Yamaha Fazer 25 Review
Is the fully faired sibling of the FZ25 worth the premium that Yamaha is asking? How does it compete with the rest in the segment? We ride the fully-faired Fazer 25 to find out.
What is it?
Why I would buy the Yamaha Fazer 25
All the benefits of an FZ25 – low maintenance, good real-world performance, and a full fairing!
Why I would avoid the Yamaha Fazer 25
It isn’t pretty, and there’s another great fully-faired Yamaha at almost the same price…
The Fazer 25 is the fully-faired sibling of the FZ25. It is to the FZ25 what the Fazer is to the FZ16. So the company markets the FZ as the city bike, and the Fazer as the touring machine. As such, it gets the fairing and, drum roll, a two-tone horn!
How does it ride?
Just like the FZ, it rides well, but we’d still want more travel at the front – this is more pronounced because of the excess weight (an extra 6kg) of the fairing. The handling, as befits a Yamaha, puts a smile on your face, and the limiting factor in city traffic is usually the mirrors, which stick a mile out on either side. Still, that means they offer great visibility. There is nothing mechanically different about the Fazer compared to the FZ25, so let’s run through the list quickly: a 250cc air-cooled, fuel-injected single-cylinder mill that puts out 20bhp and 20Nm. This is a two-valve head in a four-valve generation, which is why the low peak power output, but it also means fewer shifts of the five-speed ‘box. This flexibility allows you to relax your left foot, whether in the city or out on the highway.
Speaking of which – the Fazer rumbles along at roughly 6500rpm at 100kmph in top gear, and while the chassis, suspension, brakes and the expansive seating position all allow you to think you could hold that speed all day, it is surprisingly the engine that is the party pooper. It is a relaxed unit in top gear at 60 and even 80kmph, but feels strained at the ton. In comparison, the R15’s driveline sits at 7000rpm at 100kmph and feels a lot more relaxed. This impression is reinforced when you twist your wrist to accelerate from 100kmph – the response isn’t as enthusiastic as it is 1000rpm lower. The brakes are good at their job, but ABS isn’t available in any form, and the company has gone on record to say that this safety feature will not be made available until it is required by law.
Anything else I should know?
While the FZ won’t win any beauty contests, there is a brutish charm about it that grows on you. The Fazer will find it hard to even enter any of those contests, thanks to the proportions of the headlamp to the fairing.
The FZ’s engine vibrations disappointed us, because we’ve become used to a certain minimum level of refinement from Yamahas. The Fazer seems to correct a lot of that – the vibrations remain, but they are well in check.
The ‘twin horn’ seemed a lot like a marketing gimmick to us at the launch, but out on the highway, the loud horn managed to get the attention of whoever was in front of us, so it really does seem like a value addition now.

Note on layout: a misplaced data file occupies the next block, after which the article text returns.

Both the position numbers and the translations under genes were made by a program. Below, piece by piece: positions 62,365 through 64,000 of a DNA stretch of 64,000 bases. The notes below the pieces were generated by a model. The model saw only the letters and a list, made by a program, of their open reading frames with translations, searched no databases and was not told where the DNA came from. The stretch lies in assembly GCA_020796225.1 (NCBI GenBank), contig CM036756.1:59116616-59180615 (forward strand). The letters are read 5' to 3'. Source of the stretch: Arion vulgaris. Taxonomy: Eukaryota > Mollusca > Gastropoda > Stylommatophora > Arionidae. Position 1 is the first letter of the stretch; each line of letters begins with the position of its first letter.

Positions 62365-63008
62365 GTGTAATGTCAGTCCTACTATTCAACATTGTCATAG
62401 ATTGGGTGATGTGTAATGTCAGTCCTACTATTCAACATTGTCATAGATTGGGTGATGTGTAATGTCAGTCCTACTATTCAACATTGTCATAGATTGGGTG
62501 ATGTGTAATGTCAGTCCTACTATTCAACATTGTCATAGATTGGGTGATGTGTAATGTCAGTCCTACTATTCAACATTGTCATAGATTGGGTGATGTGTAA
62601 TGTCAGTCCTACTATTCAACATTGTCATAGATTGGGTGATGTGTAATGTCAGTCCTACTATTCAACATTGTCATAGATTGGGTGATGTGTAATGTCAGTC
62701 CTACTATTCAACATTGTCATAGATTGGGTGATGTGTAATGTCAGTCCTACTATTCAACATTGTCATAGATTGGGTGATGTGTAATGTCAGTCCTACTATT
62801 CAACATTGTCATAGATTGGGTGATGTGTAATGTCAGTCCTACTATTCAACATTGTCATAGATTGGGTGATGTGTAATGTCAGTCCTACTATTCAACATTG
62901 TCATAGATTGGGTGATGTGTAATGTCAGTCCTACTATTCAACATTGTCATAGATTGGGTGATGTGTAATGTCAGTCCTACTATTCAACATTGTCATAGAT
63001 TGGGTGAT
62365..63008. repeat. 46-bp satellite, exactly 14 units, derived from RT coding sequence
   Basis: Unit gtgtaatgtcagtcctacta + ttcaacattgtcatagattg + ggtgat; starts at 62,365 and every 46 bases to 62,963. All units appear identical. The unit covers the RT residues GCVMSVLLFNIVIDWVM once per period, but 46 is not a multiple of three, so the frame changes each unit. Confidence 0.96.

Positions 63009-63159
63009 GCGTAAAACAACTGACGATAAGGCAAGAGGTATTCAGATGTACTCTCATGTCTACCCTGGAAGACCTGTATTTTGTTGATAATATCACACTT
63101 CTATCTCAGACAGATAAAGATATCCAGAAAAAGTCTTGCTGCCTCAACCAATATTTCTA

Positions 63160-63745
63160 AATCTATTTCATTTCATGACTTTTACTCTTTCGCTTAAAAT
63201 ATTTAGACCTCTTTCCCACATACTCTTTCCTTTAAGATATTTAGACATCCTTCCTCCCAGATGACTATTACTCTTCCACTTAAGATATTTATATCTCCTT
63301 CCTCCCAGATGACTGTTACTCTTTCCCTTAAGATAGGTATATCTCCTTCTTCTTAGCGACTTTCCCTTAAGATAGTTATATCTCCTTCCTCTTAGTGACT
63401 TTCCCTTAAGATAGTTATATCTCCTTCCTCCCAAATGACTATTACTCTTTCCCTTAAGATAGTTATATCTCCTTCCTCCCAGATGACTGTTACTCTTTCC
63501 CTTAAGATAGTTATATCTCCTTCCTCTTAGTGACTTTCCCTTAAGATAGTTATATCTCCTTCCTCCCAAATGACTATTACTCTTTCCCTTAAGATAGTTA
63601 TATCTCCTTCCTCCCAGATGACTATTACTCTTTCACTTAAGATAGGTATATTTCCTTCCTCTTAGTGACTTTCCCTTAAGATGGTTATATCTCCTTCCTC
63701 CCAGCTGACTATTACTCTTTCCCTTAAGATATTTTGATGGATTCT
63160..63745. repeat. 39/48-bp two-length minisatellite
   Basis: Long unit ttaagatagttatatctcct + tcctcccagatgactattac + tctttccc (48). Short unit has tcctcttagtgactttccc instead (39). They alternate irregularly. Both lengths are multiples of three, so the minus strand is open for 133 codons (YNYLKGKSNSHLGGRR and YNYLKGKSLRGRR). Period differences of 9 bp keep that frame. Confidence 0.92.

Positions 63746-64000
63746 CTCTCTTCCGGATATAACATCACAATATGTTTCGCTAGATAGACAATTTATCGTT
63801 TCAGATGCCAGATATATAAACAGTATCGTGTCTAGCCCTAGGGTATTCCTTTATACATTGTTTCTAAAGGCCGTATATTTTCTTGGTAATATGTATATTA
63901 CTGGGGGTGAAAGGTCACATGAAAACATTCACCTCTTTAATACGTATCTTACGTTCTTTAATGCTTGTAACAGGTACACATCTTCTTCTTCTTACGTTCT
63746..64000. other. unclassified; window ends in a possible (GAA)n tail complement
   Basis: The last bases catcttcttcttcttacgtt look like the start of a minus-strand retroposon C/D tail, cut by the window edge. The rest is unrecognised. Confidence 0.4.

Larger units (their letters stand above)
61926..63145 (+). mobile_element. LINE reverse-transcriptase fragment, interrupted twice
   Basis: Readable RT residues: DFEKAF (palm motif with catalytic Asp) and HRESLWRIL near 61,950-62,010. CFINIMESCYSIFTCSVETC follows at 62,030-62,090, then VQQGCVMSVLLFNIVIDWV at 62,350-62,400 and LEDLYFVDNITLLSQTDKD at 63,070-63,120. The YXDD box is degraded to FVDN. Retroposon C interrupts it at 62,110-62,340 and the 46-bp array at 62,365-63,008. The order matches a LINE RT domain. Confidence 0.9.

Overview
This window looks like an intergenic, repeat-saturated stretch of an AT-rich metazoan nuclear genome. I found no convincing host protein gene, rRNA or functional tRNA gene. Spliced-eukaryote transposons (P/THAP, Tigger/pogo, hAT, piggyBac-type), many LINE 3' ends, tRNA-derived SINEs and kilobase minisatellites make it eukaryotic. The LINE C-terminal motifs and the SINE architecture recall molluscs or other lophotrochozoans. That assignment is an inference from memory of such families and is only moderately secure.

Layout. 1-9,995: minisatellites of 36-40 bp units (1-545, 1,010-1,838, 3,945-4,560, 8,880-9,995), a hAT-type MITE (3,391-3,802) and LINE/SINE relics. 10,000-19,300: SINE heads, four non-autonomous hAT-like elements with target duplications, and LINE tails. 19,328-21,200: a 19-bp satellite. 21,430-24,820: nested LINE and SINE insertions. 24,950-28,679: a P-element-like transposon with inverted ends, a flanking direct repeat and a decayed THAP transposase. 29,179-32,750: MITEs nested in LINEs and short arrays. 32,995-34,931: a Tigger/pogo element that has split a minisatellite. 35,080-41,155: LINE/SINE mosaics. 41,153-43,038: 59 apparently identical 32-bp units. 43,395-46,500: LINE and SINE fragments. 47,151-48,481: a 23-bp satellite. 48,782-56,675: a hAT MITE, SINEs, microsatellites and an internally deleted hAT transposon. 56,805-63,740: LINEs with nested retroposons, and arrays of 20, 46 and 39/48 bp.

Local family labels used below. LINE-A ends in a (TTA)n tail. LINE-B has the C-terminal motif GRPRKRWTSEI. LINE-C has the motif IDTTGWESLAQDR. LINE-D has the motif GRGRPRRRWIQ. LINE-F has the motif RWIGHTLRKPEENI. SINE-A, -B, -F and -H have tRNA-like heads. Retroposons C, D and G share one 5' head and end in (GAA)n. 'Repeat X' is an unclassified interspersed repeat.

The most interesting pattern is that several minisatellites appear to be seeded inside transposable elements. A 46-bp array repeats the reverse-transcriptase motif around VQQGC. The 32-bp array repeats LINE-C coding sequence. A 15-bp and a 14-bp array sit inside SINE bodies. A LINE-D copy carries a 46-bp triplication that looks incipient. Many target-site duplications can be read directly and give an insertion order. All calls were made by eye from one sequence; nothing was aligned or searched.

Of course, the low running costs, simple mechanical setup and reliable driveline mean that the Fazer will actually be a good tourer for a country like ours.
Should I buy one?
The Fazer 25 doesn’t serve any single purpose well. It is marketed as a touring machine, but it feels strained at 100kmph. The mirrors are too wide for it to be a great city motorcycle. It doesn’t look drop-dead gorgeous, and the specs aren’t going to win any spec sheet wars. As such, it is a good upgrade for owners of the 150cc Fazer, and if you don’t fancy a Royal Enfield Classic 350 or Bajaj Dominar – products that are marketed as ‘touring capable’ – then you’ll have to have a look at the Fazer 25.
Where does it fit in?
At Rs 1.28 lakhs, ex-showroom Mumbai, Yamaha wants a premium of Rs 10,000 over the FZ25, which is a very reasonable amount. However, it will have to compete with the Bajaj Pulsar RS200 (Rs 1.24 lakhs), a similarly fully faired machine. There is also the YZF-R15 (Rs 1.19 lakhs) from its own stable. Naked alternatives include the Bajaj Pulsar NS200 (Rs 97,000), TVS Apache RTR 200 (Rs 93,000) and KTM 200 Duke (Rs 1.47 lakhs). In the tourer/cruiser segments are the Bajaj Dominar 400 (Rs 1.42 lakhs) and the Royal Enfield Classic 350 (Rs 1.38 lakhs onward).
1. HJC FG-15 A comfortable, affordable street helmet from HJC, the FG series is light, yet stays stable at speed, and in crosswinds. Price: ₹ 13,500 (FG-17)
2. Scorpion Hat Trick Mesh/Textile jacket Although not on sale for a while now, the Hat Trick is a jacket that is protective yet allows decent airflow. The fleece liner keeps you warm enough, and the waterproof liner makes it truly impermeable, even in a Mumbai monsoon. Drying it out takes a while, though. Price: ₹ 15600 (Scorpion Phalanx)
3. Royal Enfield Spiti riding gloves Made for comfortable touring, these short-cuff gloves offer a lot of comfort right from the first ride. Price: ₹ 3200
4. Joe Rocket Phoenix 2.0 pants Mesh is a wonderful thing in our heat, and the Joe Rocket Phoenix mesh pants manage an ideal combination of protection via the removable armour and airflow. Price: ₹ 9600 (Phoenix Ion)
5. Royal Enfield long riding boots With a little inspiration from both off-road boots and touring boots, the RE long riding boots are comfortable and yet protective. Price: ₹ 11,000
Photos: Kapil Angane
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